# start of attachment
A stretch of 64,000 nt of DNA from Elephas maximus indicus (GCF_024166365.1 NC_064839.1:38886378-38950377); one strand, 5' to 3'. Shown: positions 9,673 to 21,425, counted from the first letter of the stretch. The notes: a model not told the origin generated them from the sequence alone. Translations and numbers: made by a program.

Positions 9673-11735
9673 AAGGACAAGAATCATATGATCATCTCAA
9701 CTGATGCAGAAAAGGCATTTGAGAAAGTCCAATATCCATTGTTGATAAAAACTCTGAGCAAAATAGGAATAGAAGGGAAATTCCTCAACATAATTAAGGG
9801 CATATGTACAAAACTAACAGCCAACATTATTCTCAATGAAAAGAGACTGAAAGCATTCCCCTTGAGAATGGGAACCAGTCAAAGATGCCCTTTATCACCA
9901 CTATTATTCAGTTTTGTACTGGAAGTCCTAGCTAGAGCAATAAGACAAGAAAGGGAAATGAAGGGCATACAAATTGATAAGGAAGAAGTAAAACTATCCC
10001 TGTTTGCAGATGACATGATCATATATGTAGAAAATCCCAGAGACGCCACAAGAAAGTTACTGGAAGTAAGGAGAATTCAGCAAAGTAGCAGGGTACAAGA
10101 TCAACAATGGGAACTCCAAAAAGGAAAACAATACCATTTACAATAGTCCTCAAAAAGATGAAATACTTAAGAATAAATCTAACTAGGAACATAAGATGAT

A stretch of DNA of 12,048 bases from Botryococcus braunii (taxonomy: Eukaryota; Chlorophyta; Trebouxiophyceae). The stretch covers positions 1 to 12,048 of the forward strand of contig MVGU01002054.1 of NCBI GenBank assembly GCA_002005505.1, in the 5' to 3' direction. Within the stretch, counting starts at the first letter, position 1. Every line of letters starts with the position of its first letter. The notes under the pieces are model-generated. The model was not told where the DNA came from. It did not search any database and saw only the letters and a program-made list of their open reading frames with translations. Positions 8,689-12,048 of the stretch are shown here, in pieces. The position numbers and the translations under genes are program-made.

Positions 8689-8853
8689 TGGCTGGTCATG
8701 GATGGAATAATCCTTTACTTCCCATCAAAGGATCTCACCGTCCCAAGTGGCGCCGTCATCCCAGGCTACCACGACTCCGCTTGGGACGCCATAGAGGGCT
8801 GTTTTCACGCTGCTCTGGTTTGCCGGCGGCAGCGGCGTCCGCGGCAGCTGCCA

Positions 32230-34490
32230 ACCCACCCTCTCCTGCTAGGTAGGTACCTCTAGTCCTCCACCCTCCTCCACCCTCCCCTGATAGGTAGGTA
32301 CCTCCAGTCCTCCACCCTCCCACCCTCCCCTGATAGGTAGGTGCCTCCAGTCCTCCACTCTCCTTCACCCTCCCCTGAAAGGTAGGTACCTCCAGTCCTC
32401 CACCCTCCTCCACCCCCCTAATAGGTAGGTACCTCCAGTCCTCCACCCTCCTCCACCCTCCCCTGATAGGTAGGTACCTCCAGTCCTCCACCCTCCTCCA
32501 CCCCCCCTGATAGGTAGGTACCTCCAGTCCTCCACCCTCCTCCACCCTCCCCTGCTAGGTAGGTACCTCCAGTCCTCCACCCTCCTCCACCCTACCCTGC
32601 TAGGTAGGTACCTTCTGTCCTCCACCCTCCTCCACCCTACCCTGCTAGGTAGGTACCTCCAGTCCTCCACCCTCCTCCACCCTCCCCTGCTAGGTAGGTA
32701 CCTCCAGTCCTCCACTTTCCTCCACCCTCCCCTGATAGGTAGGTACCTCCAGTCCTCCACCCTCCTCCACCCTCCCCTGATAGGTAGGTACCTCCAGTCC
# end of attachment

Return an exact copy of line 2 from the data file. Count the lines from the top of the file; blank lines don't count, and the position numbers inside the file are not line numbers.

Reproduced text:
Positions 9673-11735